Of the two groups that appeared from the ashes of blink-182's 2005 implosion -- the Tom DeLonge-headed Angels and Airwaves and Mark Hoppus/Travis Barker-helmed +44 -- it's refreshing to see that at least one of them (i.e., the latter) realized that moving on from the past didn't necessarily mean turning your back on it. On their debut, When Your Heart Stops Beating, +44 has managed to balance out upbeat rockers and somber introspections to create a record that is thoughtful and composed, yet fun, and almost like the album blink could have made had they stuck together. This is alternative rock derived from guys with pop-punk pasts, but it's much more reserved than expected, meaty hooks and cheeky exuberance not oozing out of every corner. Its sober and meditative qualities aren't completely surprising -- after all, the blink breakup didn't leave ex-members unscathed -- but +44's infectious and stomping first single, "When Your Heart Stops Beating," is a bit misleading since nothing here is quite as immediate as that song. Toned down doesn't mean tedious, however, and the album gets better with each listen. +44's initial focus was on electronics, and though that ultimately took a backseat to guitar-driven rock, it's still present as an undercurrent throughout. This coupled with the clean and tight playing of guitarists Craig Fairbaugh and Shane Gallagher, whose contributions are key to the band's effectiveness, gives +44 a distinct sound away from both blink-182's punk recklessness and Angels and Airwaves' forced grandeur. Bitterness creeps into many songs -- this is definitely a post-band-breakup album -- and tracks like "No, It Isn't" are blatant stabs at Hoppus and Barker's now-strained relationship with DeLonge ("Please understand, this isn't just goodbye, this is I can't stand you"). But not every song is overtly focused on that drama, evidenced in cuts like the summery "Cliffdiving" and the especially lovely electro-piano-based "Make You Smile," which features Carol Heller (briefly a member of +44 in its initial phase). Somber tracks like "Weatherman" and "Little Death" are some of the moodiest songs Hoppus has ever sung, but nothing here feels forced, so it's easy to forgive him when things don't always hit the mark. Plus, he does a much more convincing job fronting a new project than DeLonge; his vocals meld nicely with the sonic structure of +44 to allow the band its own identity instead of just conjuring images of skateboards and Hurley shirts at every turn. Even with its flaws, When Your Heart Stops Beating possesses a surprising vulnerability, which gives the album an understated strength and makes it such an enjoyable listen. This is light-years away from the pretension of Angels and Airwaves, and an unexpected treat from a band that really sounds like it has a future together.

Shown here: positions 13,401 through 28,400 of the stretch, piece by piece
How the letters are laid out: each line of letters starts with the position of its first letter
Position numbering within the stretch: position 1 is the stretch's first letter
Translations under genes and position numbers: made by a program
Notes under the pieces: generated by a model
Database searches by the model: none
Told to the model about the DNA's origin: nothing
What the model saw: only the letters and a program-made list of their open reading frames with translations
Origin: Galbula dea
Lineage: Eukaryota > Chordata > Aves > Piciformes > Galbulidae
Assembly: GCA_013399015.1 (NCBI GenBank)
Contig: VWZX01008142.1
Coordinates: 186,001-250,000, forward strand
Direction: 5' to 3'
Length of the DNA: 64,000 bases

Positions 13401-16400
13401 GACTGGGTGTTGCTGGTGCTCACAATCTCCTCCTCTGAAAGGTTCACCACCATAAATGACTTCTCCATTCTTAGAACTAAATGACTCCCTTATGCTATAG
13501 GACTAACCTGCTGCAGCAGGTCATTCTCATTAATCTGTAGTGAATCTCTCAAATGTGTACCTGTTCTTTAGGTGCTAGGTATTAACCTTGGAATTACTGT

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AllMusic Review by Corey Apar